As a teenager I was lucky enough to spend a few months in Burma during 1980. That was before Aung San Suu Kyi was put under house arrest and before the regime in Burma became a pariah state. At that time the only English language newspaper available was the Rangoon Working People's Daily, which was little more than a laughably dull list of the activities of government officials. I laughed, but at the time I was too young to understand.
Since then things have worsened. The government's refusal to recognise the outcome of national elections was followed last year by further crackdowns on street protests, widescale round-ups and imprisonment of dissenters. At around the same time a Burmese blogger was sentenced to 59 years in prison for posting up video footage following Cyclone Nargis. Burma heads the Committee to Protect Journalists' list of worst countries to be a Blogger.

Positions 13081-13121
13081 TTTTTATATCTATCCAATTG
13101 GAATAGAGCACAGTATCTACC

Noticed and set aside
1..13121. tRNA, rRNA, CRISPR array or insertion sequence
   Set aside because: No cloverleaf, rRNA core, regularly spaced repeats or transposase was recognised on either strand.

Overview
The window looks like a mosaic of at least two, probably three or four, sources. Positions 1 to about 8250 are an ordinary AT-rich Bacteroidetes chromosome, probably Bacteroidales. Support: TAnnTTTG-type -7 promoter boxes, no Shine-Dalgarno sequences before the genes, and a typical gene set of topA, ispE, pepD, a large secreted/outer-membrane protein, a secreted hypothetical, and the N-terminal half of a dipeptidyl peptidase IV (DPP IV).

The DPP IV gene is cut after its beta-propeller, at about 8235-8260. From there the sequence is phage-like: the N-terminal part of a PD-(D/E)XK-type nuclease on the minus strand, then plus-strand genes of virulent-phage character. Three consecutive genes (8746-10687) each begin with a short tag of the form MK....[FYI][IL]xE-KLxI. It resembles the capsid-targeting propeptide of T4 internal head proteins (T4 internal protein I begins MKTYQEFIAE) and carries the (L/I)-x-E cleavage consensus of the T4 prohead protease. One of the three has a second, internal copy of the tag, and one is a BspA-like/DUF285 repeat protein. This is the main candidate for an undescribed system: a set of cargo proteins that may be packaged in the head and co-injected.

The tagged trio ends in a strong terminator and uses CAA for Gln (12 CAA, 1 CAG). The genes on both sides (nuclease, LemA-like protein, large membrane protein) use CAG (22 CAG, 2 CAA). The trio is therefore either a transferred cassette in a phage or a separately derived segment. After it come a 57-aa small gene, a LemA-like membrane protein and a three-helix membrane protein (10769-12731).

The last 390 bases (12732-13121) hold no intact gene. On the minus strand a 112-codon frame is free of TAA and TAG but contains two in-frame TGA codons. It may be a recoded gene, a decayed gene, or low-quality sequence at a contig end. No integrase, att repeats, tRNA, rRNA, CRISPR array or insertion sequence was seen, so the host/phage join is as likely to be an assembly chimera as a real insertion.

On 10 March this year a UN report called for an investigation into whether the generals running the country are guilty of war crimes against their own people. I do wonder whether the threat of war crimes tribunals may be counterproductive, helping to dissuade the generals from any relaxation of their grip on power, encouraging them instead to dig in further. Then again it may be naive to suppose that they would ever give up power voluntarily. There are indications already that this autumn's elections will be a sham.
Looking back to earlier and happier times, Wendy Law-Yone has written an interesting article in the Guardian about her childhood memories of her father's pioneering editorship of the old Rangoon Nation newspaper, prior to the 1962 coup. Once it carried a headline:
Burma has only twenty dentists but every Tom Dick and Harry is pulling teeth, Rotarian says
I can't imagine such a headline ever appeared in the Working People's Daily.
Update 14 May: Simon Tisdall has written an interesting review of the state of Obama's policy of "positive engagement" with Burma.